The bulk of the Esper’s healing spells sport a range of about 30 meters. Some of the abilities can be cast at ranges of up to 35m, while others are limited to 15m, but the vast majority can be considered long range casts. This gives the Esper flexibility to stay at the back of a group or out of harm’s way and keep their teammates alive, with plenty of notice should something or someone break away to gnaw on the healer.
Espers are king when it comes to group heals and landing their spells. Since Espers largely use targeted heals, as opposed to freeform telegraphs, it is nearly impossible to miss with any of their abilities, so if you successfully cast a spell, then your target will receive the healing. Additionally, most of the primary Support skills in the Esper loadout affect 5 or 10 players at a time, and typically affect the Esper as well. This means you can typically ignore your own health since every cast you make will replenish your own health pool, and can therefore focus all of your efforts on keeping your allies alive. Between Soothe hitting 5 targets, and Reverie affecting 10 targets, Espers make fantastic raid healers, able to quickly and efficiently top off large groups of players.
Sustained Healing (7/10)
Between a HoT builder, HoT finisher, and a charge-and-release spammer, Espers are able to keep health bars sustained quite well without needing to dip into their focus pool to push out big heals. These abilities are all instant-cast, or can be channeled for short periods of time to increase their effectiveness, so keeping a player’s health pool sustained is a relatively inexpensive operation for Espers, who only require a few global cooldowns to get their spells rolling. On top of this, the Esper can regularly apply absorption shields to their allies, which will negate a chunk of incoming damage, so the health pool remains unscathed. These effects are somewhat short-lived, however, lasting about 6 second, so they’ll need to be reapplied regularly and watched vigilantly. But beyond the basic skills, Espers can also spend their Psi Points on finishers for reduced cost and effectiveness to give small surges of health, so their class mechanic allows you to choose whether you need to supply small frequent heals or larger, more dramatic health surges on a less frequent basis.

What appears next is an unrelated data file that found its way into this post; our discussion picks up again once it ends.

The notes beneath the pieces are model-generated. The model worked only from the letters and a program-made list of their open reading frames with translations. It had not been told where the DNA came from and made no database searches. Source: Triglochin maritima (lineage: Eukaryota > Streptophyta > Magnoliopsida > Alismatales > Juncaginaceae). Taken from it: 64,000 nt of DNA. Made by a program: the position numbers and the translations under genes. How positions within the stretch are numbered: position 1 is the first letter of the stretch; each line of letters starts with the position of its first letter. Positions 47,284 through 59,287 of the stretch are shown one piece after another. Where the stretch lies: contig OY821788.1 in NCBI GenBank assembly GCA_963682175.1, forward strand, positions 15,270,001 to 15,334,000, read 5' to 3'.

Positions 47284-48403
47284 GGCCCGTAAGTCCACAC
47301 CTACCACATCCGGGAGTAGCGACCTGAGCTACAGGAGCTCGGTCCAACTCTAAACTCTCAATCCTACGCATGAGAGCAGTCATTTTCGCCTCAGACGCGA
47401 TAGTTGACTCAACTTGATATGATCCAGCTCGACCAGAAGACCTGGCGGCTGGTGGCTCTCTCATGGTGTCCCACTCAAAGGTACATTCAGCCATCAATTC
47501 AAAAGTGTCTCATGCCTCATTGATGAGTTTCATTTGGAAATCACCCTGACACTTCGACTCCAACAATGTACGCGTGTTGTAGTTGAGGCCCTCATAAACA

Burst Healing (7/10)